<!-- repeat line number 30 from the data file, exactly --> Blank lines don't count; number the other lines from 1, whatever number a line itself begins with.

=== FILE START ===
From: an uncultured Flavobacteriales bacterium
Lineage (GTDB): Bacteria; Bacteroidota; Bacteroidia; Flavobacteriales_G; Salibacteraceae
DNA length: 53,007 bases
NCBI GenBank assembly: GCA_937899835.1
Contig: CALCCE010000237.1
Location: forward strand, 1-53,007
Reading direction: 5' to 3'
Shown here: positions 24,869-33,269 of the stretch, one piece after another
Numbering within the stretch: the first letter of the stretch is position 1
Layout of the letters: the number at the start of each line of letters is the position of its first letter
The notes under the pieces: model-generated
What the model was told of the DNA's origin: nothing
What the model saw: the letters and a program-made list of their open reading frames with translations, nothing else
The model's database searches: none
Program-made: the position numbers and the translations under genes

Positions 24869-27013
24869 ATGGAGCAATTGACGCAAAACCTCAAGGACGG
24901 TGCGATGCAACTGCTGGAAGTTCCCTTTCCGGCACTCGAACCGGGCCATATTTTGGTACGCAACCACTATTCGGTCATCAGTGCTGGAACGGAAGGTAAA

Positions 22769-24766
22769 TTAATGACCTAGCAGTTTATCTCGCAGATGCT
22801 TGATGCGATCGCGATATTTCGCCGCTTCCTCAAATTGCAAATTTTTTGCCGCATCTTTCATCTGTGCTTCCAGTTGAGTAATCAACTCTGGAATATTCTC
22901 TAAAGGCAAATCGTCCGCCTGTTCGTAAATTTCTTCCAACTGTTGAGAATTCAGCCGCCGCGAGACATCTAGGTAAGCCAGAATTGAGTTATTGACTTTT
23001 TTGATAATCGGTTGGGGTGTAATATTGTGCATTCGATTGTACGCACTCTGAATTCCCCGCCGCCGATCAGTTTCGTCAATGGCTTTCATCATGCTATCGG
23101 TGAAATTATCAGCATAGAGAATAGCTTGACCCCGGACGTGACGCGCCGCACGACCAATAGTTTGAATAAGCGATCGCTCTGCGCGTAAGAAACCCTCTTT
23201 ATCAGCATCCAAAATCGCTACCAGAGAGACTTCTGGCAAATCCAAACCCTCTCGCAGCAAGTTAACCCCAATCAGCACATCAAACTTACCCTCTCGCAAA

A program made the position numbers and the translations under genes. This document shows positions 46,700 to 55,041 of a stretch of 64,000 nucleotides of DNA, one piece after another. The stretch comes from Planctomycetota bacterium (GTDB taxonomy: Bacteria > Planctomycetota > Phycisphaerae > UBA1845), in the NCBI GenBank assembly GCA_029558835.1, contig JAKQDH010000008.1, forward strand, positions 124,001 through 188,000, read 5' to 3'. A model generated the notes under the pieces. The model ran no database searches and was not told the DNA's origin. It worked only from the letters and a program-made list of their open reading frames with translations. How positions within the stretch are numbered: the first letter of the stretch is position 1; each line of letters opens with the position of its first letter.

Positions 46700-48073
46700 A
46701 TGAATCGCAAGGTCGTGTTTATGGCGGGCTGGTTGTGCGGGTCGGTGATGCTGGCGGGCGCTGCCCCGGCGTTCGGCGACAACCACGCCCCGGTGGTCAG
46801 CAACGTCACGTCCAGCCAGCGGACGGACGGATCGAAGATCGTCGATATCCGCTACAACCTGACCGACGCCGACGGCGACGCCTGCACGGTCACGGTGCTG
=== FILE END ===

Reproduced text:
46801 CAACGTCACGTCCAGCCAGCGGACGGACGGATCGAAGATCGTCGATATCCGCTACAACCTGACCGACGCCGACGGCGACGCCTGCACGGTCACGGTGCTG